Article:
Photo of Soil. Text: The project is developing a soil carbon monitoring database for agricultural land, which is integrated into the State Plant Protection Service's National Crop Monitoring Information System (KUVIS). Norway Grants logo.

The project "Enhancement of sustainable soil resource management in agriculture" (E2SOILAGRI) is progressing according to plan, but data need to be integrated into a single system, with a mandated organisation responsible for maintaining it, suggest scientists at the Norwegian Institute of Bioeconomy Research (NIBIO) in the mid-term report on the first two years of the project.

At the end of October, representatives of NIBIO visited Latvia on a Norwegian state mission to assess the implementation of the Latvian agricultural soil research project and to take part in field work demonstrations. The project has a very broad scope and covers different areas of agricultural soil research. The project is progressing as planned, but there are a number of recommendations for further use of the project results in a beneficial and convinient way.

The Norwegian experts recommend that, in the longer term, the historical database of Latvian agricultural soil information and the digital information held by the University of Latvia should be integrated into the Latvian national soil information system. This is not the task of the E2SOILAGRI project, but the project should prepare for this integration by developing appropriate data documentation and format.

Changes to the soil classification system are costly, require retraining of staff and can cause problems with data continuity. The necessary changes and corrections that Latvia is currently making need to be made very carefully and frequent adjustments should be avoided. The choice of a new national agricultural soil classification system and its compatibility with the World Soil Classification System should be designed with at least a ten-year perspective, NIBIO recommends. Based on the Norwegian experience with the mapping and description system, the Norwegian scientists stress that it is very important that the instructions and methodology are recognised at national level and that the system should be maintained by a mandated organisation.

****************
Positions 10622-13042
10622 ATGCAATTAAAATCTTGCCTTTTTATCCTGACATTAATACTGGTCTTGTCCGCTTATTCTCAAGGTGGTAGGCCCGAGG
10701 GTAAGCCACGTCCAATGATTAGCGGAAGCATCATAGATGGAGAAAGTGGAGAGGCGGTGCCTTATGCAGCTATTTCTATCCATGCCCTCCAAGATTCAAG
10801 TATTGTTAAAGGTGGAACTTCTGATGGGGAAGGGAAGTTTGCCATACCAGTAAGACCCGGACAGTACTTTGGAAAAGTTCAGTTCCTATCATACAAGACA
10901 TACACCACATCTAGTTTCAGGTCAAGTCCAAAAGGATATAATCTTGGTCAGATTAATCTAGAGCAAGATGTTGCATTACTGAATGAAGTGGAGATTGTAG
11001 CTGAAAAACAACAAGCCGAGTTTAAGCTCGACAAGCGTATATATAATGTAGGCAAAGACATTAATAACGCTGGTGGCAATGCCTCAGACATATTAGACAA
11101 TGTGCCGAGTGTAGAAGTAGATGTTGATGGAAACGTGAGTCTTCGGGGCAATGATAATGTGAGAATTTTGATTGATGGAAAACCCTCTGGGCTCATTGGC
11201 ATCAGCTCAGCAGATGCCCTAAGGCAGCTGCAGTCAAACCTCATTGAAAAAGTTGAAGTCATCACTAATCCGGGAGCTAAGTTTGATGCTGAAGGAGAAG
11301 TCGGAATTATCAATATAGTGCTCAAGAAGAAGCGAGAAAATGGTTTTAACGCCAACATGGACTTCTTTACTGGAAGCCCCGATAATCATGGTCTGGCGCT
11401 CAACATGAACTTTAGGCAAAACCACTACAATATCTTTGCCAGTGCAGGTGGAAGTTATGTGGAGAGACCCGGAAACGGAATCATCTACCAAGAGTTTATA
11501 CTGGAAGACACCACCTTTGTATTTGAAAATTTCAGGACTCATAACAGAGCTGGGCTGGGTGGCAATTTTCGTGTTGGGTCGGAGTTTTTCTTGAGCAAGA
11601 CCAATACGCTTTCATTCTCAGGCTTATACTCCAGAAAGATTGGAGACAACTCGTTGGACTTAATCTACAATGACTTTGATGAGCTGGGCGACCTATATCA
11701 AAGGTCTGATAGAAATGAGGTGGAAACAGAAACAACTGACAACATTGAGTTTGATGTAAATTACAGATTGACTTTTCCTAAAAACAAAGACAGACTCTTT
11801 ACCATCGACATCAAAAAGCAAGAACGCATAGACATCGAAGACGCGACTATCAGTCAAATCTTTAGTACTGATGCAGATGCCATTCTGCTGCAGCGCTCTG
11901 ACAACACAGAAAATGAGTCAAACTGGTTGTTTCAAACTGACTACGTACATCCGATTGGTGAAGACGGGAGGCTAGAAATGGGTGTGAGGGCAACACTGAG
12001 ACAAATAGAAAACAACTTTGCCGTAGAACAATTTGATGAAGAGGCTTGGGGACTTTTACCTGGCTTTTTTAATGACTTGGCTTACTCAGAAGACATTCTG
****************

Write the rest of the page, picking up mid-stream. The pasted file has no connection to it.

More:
In order for E2SOILAGRI participants to further develop their skills in soil description and mapping according to Latvian and global soil classifications, practice and repeated training is needed. At the beginning of July this year, a two-week training in soil description and mapping was already held in "Lodesmuiža", Taurene municipality, Cēsis region, which was attended by ten experts from different Latvian organisations. But it is important to continue training with practical mapping tasks, and the University of Latvia should continue to offer such courses on a regular basis while developing their content, NIBIO recommends.

Legislation must provide a solid basis for a common goal. The E2SOILAGRI project aims to develop proposals for improving the legislation on the Latvian agricultural soil information system, but the design, content and details of the information system itself should be left to a mandated organisation.

The E2SOILAGRI project is currently developing a soil carbon monitoring database for agricultural land, which is integrated into the National Crop Monitoring Information System (KUVIS). NIBIO also recommends that data from other parts of the project should be pooled to be managed together in the KUVIS database.

During the implementation of the project, it is important for both project participants and various stakeholders to contribute to the development and revision of the national soil classification system by testing and commenting on the draft soil classification system, the Norwegian experts recommend.

The full NIBIO report on the progress of the E2SOILAGRI project so far is available in English HERE.

This was the second NIBIO mission out of three planned visits of this nature during the project. The recommendations of the visit will be used to improve the results of the project. The project will also be concluded with an evaluation report, including recommendations for further improvement of Latvian agricultural soil information system.

artners of the Ministry of Agriculture in implementation of the Norway Grants Climate and Environment Program 2014 – 2021 “Climate change mitigation, adaptation to them and the environment” in the pre‑defined project “Enhancement of sustainable soil resource management in agriculture" are Norwegian Institute of Bioeconomy Research, the Latvian Forest Science Institute SILAVA, the State Plant Protection Service and University of Latvia.

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